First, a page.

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Spirituality and Mental Health



Here is an interesting & balanced article from the Royal College of Psychiatrists - concerning Spirituality in relation to good mental health.

Read the full article here -


What is spirituality?

In healthcare, spirituality is identified with experiencing a deep-seated sense of meaning and purpose in life, together with a sense of belonging. It is about acceptance, integration and wholeness.

According to one definition, “The spiritual dimension tries to be in harmony with the universe, strives for answers about the infinite, and comes especially into focus in times of emotional stress, physical and mental illness, loss, bereavement and death.” This desire for wholeness of being is not an intellectual attainment, for it is no less present in people with learning disability, but lies in the essence of what it means to be human.

From the spiritual perspective, a distinction can be made between cure, or relief of symptoms, and healing of the whole person. Life is a perpetual journey of discovery and development, during which maturity is often gained through adversity. The relief of suffering remains a primary aim of health care, but it is by no means the whole story.

How is spirituality distinguished from religion?

Spirituality, described as “linking the deeply personal with the universal”, is inclusive and unifying. It naturally leads to the recognition that to harm another is to harm oneself, and equally that helping others is to help oneself. It applies to everyone, including those who do not believe in God or a ‘higher being’.

The universality of spirituality extends across creed and culture; at the same time spirituality is felt as unique to each and every person.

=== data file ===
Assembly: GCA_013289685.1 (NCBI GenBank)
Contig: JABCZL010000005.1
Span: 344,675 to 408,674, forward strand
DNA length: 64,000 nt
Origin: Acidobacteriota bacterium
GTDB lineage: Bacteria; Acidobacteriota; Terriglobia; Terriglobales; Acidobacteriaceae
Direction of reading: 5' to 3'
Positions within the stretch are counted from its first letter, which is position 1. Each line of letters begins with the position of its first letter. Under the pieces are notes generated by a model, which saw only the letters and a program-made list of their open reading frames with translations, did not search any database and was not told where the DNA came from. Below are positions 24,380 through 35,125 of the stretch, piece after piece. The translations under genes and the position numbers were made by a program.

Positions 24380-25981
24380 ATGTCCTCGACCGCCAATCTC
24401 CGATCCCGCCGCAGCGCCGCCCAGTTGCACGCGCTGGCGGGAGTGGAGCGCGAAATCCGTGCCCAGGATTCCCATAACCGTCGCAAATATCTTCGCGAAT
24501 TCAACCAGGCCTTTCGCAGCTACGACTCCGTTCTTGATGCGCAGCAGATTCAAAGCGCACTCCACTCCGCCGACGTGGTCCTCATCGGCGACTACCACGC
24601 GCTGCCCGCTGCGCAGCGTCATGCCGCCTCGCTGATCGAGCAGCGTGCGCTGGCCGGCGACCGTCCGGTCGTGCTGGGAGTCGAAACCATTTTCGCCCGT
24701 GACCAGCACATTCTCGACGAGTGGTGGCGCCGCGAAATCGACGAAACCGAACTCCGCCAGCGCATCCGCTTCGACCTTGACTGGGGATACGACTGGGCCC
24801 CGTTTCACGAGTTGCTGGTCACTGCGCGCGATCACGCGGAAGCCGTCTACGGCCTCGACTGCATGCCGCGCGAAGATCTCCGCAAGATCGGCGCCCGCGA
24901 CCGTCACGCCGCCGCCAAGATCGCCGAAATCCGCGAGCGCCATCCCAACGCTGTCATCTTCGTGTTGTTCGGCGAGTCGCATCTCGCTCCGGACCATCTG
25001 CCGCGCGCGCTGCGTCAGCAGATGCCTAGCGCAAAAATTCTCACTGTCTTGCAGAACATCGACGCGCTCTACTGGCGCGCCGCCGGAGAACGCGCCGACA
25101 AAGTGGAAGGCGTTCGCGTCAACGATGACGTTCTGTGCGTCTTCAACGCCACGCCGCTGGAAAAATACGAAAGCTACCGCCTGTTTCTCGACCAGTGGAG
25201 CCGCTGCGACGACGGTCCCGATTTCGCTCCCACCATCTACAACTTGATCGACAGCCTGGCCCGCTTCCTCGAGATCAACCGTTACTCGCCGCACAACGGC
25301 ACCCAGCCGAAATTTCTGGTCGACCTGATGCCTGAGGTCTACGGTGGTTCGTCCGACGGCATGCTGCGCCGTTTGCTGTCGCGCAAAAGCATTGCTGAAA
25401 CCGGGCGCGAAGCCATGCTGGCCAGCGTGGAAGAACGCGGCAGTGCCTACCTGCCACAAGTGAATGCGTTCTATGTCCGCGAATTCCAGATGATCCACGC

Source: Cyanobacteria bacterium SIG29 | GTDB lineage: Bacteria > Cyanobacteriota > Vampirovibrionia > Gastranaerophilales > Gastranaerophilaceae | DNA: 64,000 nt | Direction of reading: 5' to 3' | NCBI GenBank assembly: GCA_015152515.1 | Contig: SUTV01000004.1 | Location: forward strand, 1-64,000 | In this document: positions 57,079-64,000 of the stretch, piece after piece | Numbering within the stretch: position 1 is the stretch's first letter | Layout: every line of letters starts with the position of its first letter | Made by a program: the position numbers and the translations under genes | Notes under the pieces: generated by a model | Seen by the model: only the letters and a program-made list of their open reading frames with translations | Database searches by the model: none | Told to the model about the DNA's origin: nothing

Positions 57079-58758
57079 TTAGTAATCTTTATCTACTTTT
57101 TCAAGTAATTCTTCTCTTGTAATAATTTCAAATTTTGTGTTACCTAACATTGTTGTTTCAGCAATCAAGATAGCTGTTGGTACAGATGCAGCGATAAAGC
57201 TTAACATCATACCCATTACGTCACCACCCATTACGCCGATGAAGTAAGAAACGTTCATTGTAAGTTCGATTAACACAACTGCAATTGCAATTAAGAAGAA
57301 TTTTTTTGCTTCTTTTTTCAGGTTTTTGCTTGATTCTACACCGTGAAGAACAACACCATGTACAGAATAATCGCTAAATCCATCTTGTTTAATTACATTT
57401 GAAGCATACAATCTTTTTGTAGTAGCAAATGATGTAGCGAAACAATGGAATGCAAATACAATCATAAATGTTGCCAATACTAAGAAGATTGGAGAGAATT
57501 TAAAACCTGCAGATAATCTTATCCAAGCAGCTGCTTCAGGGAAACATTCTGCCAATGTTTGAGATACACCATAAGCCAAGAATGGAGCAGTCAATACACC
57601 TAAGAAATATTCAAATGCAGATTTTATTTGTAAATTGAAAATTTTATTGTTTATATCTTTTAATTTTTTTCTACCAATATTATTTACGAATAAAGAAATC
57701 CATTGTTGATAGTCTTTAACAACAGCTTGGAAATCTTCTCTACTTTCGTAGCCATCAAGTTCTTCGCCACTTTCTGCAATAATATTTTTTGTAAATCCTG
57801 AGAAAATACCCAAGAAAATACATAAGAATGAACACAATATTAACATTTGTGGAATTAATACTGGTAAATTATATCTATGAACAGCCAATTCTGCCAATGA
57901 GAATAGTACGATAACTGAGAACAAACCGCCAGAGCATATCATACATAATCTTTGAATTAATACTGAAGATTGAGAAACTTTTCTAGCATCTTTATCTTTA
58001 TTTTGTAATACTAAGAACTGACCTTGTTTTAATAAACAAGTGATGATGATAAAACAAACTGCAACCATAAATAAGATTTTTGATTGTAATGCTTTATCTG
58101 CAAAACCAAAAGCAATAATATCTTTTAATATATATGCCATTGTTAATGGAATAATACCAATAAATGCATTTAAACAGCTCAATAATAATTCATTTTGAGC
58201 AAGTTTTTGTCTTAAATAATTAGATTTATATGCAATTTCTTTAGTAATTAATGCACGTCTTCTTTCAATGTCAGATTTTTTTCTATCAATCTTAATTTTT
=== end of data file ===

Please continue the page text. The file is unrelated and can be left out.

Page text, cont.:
Religions offer community-based worship, each faith having its own set of beliefs and sacred traditions. However, when there is a lack of respect for differences of belief, religion has been used as a social and political tool leading to intolerance and divisiveness.
Components of spiritual health care

Surveys of mental health patients have shown the need for:

* an environment for purposeful activity such as creative art, structured work and enjoying nature;

* feeling safe and secure. Being treated with respect and dignity allows you to develop a feeling of belonging, of being valued and trusted;

* having time to express feelings to sympathetic and concerned members of staff;

* opportunities and encouragement to make sense of, and derive meaning from, experiences including illness;

* permission and encouragement to develop a relationship with God or the Absolute (however the person conceives whatever is sacred).

People need a time, a place and privacy in which to pray and worship, the opportunity to explore spiritual (and sometimes religious) matters, encouragement in deepening faith, feeling universally connected and perhaps also forgiven.

What are the benefits of paying attention to the spiritual dimension?

Patients have identified the following benefits of good quality spiritual care:

* improved self-control, self-esteem and confidence;

* faster and easier recovery, achieved through both promoting the healthy grieving of loss and maximising personal potential;